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Dublin: 15 °C Wednesday 20 March, 2019
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Irish troops arrive home alive as Golan Heights mission is 'de-risked'

The 130 troops were welcomed by family and friends in an emotional reunion this morning.

Image: TheJournal.ie

AFTER ALMOST SEVEN gruelling months in the Golan Heights, 130 members of Ireland’s Defence Forces arrived home in the early hours of this morning.

Landing in Baldonnel after midnight, the 44th Infantry Group was greeted by the Minister for Defence Simon Coveney, a large press contingent and, most importantly, family and friends.

Since deployment in March 2014, the situation in the UNDOF area has changed dramatically with rebels capturing a border crossing in August and then the kidnapping of dozens of Fijian soldiers who were on the same mission.

The heightened tensions were a major concern to all the family members gathered in the aerodrome this morning, even those who are seasoned partners of officers and soldiers.

Marguerit Dunne and her six children – Erica, Shauna, Aaron, Alena, Liam and Luke – have welcomed Liam home from the Lebanon, Kosovo, Chad and other conflict-torn areas.

This time was a “bit different”, concedes Marguerit, “because it’s been all over the news”. She has tried not to watch too much of the coverage, instead focusing on the texts and other messages she had been receiving from her husband.

IMG_5370 Teenage daughter, Erica, said she mostly used Viber and Facebook to keep in touch with her Dad, which was different to when he was in Chad or Kosovo.

Just across the room, a rookie’s family is welcoming home 25-year-old Brian Barry for the first time.

His brother and sister, Adrian and Maria, told TheJournal.ie that the period when they were involved in rescuing soldiers from the  Philippines was “traumatic”.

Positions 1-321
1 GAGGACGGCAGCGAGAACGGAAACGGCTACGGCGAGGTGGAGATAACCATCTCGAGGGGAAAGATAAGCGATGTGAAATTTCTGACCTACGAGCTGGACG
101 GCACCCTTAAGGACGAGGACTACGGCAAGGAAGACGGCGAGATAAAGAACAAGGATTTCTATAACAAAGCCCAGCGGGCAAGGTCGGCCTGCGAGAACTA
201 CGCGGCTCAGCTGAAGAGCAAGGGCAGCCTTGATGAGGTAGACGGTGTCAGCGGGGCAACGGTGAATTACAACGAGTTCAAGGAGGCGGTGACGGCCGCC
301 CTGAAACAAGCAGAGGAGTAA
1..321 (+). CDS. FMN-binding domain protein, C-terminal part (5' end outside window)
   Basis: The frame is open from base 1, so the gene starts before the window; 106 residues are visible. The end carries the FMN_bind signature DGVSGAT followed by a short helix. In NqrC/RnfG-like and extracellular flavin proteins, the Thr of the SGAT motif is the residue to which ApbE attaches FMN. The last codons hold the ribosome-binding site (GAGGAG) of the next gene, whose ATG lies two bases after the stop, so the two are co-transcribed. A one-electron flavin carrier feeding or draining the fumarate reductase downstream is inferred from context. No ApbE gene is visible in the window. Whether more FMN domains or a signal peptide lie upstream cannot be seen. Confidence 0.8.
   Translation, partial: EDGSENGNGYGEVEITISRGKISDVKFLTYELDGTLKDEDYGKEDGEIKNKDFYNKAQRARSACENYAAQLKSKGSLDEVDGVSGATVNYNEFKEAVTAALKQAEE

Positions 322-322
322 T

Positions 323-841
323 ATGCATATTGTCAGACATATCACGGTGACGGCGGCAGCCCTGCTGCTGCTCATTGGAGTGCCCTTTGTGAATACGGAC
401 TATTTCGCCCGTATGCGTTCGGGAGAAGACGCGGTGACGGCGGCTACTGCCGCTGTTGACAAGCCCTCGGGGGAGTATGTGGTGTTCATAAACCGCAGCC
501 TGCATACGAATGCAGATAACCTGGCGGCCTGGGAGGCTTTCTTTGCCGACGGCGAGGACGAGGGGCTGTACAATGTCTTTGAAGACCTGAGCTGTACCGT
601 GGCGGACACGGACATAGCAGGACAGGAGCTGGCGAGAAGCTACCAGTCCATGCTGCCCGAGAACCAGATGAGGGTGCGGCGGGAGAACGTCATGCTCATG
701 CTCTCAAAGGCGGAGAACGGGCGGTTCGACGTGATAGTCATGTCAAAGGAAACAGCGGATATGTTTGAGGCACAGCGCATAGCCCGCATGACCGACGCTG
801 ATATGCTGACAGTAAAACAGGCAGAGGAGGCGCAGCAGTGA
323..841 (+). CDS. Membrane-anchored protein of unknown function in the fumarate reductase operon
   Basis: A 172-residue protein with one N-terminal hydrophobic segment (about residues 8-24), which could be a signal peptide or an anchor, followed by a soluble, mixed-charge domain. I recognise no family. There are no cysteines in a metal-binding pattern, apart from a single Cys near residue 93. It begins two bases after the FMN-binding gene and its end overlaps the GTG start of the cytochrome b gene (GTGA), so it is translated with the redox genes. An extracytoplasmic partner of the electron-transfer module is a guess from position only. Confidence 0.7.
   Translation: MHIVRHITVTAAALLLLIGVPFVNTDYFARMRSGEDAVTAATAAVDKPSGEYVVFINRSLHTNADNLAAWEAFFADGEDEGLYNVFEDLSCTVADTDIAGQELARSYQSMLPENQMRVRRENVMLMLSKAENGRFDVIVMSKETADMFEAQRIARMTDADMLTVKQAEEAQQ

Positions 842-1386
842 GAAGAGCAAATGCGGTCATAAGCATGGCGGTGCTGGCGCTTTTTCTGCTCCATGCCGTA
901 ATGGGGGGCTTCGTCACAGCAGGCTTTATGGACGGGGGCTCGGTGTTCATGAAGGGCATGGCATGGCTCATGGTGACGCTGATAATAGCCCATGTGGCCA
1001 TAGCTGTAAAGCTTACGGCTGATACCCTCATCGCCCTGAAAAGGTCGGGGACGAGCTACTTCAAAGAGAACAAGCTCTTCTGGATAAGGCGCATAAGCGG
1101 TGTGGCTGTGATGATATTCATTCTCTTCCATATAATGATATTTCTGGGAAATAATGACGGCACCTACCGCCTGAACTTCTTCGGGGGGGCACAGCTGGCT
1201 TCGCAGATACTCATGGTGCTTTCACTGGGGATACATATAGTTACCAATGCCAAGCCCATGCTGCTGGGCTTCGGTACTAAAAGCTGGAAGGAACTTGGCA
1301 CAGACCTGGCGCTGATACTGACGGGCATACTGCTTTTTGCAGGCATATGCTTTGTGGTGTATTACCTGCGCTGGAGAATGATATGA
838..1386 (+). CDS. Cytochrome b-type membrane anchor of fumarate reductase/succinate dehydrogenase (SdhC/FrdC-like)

“We’re very proud of him and delighted to be here,” said Adrian. “You don’t expect your little brother to be in action. It’s the most combat in 30 years,” added Maria, “Brian would have to be involved.”

IMG_5365 Maria and Adrian Barry with Private Brian Barry's nephew Conor Barry

Despite the recent troubles, Minister Coveney took the decision to remain in the area on the Israel-Syrian border and today he explained it was one taken in conjunction with the Force Commander, Chief of Staff and the rest of the team in the army.

Welcoming the troops back this morning, he noted that important changes had been implemented by the UN since the worrying developments.

“We’ve obviously been talking to and negotiating with the UN and structural changes have been made to this mission to respond to the dramatic change on the ground in the Golan Heights over the past three months or so,” he told reporters.

“Those structural changes have been made now to make sure that, effectively, this mission has been de-risked to a certain extent by changing the location of UN posts and where are troops will be for the next number of months.

“I am satisfied that those changes are the appropriate ones and that Ireland can remain part of what is a very important mission in the Middle East. UNDOF has been there since 1974 and the last thing the Middle East needs now is another war between Israel and either militia or Syrian forces. So UNDOF and the UN presence on the Golan Heights is deemed to be very important by a lot of interested stakeholders in that part of the world.”

IMG_5391 Kathleen Lyons with her daughter, Lieutenant Angela Lyons

Acknowledging the worry and concern that families of soldiers and officers experienced during this deployment, Coveney said he is “very, very proud this evening as a Minister of Defence of our troops and the role they have played, and the professionalism and courage they have shown”.

“And I’m really, really pleased for them as a human being to see them coming home this evening all safe and well, meeting their families, celebrating, about to take a month off and recuperate.”

The troops will have some time off now to relax and recuperate with their families and friends before getting back to work in four weeks.

Coveney added that the 130 soldiers who replaced the troops in the Golan Heights today  will experience “an acceptable level of risk now in terms of a very important peacekeeping mission that Ireland is the backbone of”.

Read: Coveney confirms Irish troops will return to Golan Heights amid increased tensions

Poll: Should the Irish UN peacekeepers be pulled out of Golan Heights?

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